in private property which is downstream from the road drainage system. In many
cases the general public and property owners do not understand or indeed wish to
understand their riparian responsibilities.
Similarly some property owners often don’t consider the need for insurance to cover
against flood damage until too late. Cases of old carpets, shopping trolleys and
household furniture / appliances etc being found in watercourses are still all too
common. In addition to their negative environmental effects, these items which have
been dumped without thought can block grills, choke culverts and exacerbate an
already difficult situation.
An updated Guidance Note on Roles and Responsibilities for Flooding Issues in
Fife is attached as an appendix to this report. This document clarifies the legislative
responsibilities of the Council and others for flooding issues and it is proposed that
this document is loaded on FISH and shared with all councillors as an aide memoir
and with various residents and community groups.
Transportation Services carries out regular routine maintenance of the road
drainage systems and implements a regime of inspections and minor maintenance
to a number of watercourses as identified in the Fife Flood Prevention Report 2007.
These actions help to mitigate the effects of rainfall however the network can
neither contain nor deal with such continuous periods of heavy rain and intense
localised downpours as experienced in early/mid August.
Post Flooding Review
During a very testing time the efforts and coordination between the emergency
services (Police and Fife Fire & Rescue) and Fife Council Services (Transportation,
Environmental and Parks & Countryside) was extremely good.
Issues arose regarding communication with the Council’s Contact Centre and the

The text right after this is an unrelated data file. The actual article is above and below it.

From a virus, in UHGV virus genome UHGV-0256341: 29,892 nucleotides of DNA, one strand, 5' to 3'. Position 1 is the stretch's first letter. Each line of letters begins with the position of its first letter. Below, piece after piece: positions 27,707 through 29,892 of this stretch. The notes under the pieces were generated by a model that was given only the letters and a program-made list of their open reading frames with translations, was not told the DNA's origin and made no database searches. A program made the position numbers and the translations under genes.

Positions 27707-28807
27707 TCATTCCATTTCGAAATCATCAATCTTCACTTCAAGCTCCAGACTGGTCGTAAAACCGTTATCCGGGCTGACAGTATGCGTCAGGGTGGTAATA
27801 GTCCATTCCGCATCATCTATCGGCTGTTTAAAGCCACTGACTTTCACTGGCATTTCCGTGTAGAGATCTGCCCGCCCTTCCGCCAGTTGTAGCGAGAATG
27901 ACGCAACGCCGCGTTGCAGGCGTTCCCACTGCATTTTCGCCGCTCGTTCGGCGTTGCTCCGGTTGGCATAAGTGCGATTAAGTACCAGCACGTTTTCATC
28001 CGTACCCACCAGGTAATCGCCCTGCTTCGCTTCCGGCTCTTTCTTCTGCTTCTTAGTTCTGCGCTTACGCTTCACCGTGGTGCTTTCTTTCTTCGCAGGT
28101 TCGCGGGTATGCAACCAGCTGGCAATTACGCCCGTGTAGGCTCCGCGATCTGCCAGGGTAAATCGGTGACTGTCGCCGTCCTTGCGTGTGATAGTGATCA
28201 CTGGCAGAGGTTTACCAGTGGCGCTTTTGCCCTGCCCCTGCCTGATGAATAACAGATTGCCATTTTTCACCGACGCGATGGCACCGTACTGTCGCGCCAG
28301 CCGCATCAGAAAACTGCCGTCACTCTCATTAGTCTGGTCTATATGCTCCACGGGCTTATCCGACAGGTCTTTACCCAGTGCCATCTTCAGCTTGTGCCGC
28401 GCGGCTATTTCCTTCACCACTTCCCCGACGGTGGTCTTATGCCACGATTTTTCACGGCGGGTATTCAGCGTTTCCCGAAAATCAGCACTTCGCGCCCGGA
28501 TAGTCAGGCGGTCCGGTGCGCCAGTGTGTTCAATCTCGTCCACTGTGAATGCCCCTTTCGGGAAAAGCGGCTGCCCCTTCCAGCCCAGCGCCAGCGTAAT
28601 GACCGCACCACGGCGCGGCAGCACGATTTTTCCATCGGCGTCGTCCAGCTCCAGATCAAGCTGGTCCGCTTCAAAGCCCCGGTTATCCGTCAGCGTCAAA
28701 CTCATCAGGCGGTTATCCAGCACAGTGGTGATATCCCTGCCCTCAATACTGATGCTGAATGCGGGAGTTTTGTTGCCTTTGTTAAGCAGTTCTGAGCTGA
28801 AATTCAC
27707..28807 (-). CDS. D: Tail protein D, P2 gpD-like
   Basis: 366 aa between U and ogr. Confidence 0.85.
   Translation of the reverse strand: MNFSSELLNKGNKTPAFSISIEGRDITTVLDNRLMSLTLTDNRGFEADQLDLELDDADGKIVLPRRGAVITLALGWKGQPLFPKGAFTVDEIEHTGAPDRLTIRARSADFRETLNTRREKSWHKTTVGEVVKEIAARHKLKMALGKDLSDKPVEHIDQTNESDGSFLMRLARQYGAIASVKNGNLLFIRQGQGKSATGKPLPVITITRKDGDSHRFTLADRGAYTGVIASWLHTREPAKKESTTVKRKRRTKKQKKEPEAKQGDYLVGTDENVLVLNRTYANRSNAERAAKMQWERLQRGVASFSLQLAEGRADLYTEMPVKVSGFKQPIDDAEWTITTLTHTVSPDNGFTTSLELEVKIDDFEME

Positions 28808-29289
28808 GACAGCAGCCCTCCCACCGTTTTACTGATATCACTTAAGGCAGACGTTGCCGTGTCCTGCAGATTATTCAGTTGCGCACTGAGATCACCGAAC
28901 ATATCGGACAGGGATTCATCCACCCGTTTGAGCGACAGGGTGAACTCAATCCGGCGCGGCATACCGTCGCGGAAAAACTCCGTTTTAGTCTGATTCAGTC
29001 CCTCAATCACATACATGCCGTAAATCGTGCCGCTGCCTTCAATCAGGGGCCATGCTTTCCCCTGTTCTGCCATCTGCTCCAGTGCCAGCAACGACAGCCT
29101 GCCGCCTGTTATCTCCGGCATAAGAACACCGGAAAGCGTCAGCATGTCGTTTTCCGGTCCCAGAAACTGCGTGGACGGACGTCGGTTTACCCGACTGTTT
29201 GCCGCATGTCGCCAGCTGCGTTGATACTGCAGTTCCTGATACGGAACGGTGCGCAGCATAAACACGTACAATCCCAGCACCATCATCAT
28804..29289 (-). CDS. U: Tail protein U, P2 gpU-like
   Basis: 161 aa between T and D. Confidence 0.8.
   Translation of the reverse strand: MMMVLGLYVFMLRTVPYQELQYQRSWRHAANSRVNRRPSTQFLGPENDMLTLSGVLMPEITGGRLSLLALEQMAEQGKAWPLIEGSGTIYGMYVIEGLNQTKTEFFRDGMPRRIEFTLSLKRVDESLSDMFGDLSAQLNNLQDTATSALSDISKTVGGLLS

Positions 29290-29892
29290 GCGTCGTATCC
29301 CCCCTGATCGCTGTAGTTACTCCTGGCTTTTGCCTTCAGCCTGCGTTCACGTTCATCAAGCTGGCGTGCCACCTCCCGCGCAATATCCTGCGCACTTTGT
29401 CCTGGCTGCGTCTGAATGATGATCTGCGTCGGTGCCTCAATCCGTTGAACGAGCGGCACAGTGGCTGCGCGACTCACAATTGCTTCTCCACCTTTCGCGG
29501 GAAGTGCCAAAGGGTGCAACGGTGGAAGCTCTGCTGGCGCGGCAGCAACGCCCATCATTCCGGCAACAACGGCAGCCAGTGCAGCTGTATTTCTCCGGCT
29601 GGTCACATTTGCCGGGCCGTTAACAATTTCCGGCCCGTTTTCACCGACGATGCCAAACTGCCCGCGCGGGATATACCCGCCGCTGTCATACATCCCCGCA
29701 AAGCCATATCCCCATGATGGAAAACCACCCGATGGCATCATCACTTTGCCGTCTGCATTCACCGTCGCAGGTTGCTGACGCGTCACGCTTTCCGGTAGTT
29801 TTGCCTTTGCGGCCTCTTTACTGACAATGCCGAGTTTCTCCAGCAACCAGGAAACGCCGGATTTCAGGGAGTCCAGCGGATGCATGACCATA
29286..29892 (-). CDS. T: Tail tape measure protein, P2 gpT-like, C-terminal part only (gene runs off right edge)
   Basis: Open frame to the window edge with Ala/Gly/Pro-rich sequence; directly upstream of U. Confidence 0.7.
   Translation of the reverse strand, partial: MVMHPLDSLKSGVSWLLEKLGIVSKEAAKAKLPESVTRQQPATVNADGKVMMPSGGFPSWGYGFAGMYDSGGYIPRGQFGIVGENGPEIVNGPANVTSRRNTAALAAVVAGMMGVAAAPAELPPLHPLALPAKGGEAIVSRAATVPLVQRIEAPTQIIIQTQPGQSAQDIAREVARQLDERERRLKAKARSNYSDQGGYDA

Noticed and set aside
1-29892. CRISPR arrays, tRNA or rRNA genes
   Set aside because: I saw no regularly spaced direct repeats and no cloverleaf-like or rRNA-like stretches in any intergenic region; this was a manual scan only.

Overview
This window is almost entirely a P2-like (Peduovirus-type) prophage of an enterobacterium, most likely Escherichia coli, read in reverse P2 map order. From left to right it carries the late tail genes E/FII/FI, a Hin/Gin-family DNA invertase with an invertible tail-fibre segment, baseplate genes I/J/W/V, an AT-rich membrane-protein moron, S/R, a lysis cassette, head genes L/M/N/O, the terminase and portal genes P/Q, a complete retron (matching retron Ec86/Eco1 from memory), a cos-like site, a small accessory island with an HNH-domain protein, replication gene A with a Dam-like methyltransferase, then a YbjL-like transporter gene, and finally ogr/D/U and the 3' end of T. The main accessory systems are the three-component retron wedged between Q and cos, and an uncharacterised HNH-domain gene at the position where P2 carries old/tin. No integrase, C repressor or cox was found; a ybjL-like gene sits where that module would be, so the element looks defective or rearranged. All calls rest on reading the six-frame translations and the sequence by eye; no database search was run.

Council Services Emergency Support Line (CSESL) during the flooding emergency.
This related to difficulties managing the number of incoming calls, communication
problems between operational employees/supervisors and CSESL staff and
improving the way in which up to date information about road closures etc is
provided to the media.
These areas have been subject to a number of de-brief meetings with appropriate
services which have led to a review and improvement of some processes,
advertising of contact numbers, improvements to communication links and
information sharing.
Some problems with the capacity of watercourses and in particular culverted
watercourses were a common feature. This relates to the relative age of the
inherited infrastructure which was never designed to cope with the level of storm
events that is now required for modern day equivalents. Watercourses are subject
to ongoing review as detailed in the Fife Flood Prevention Report.
It is recommended that the Committee:
Note the contents of the report and agree to issue of the Guidance Note on
Roles and Responsibilities for Flooding Issues in Fife as detailed in para 4.6
of this report.
Dr Bob McLellan
Author: Derek Crowe
Senior Manager Roads & Engineering Services
Tel. 08451 55 55 55 Ext 450441
Transportation Services
County Buildings
9 September 2008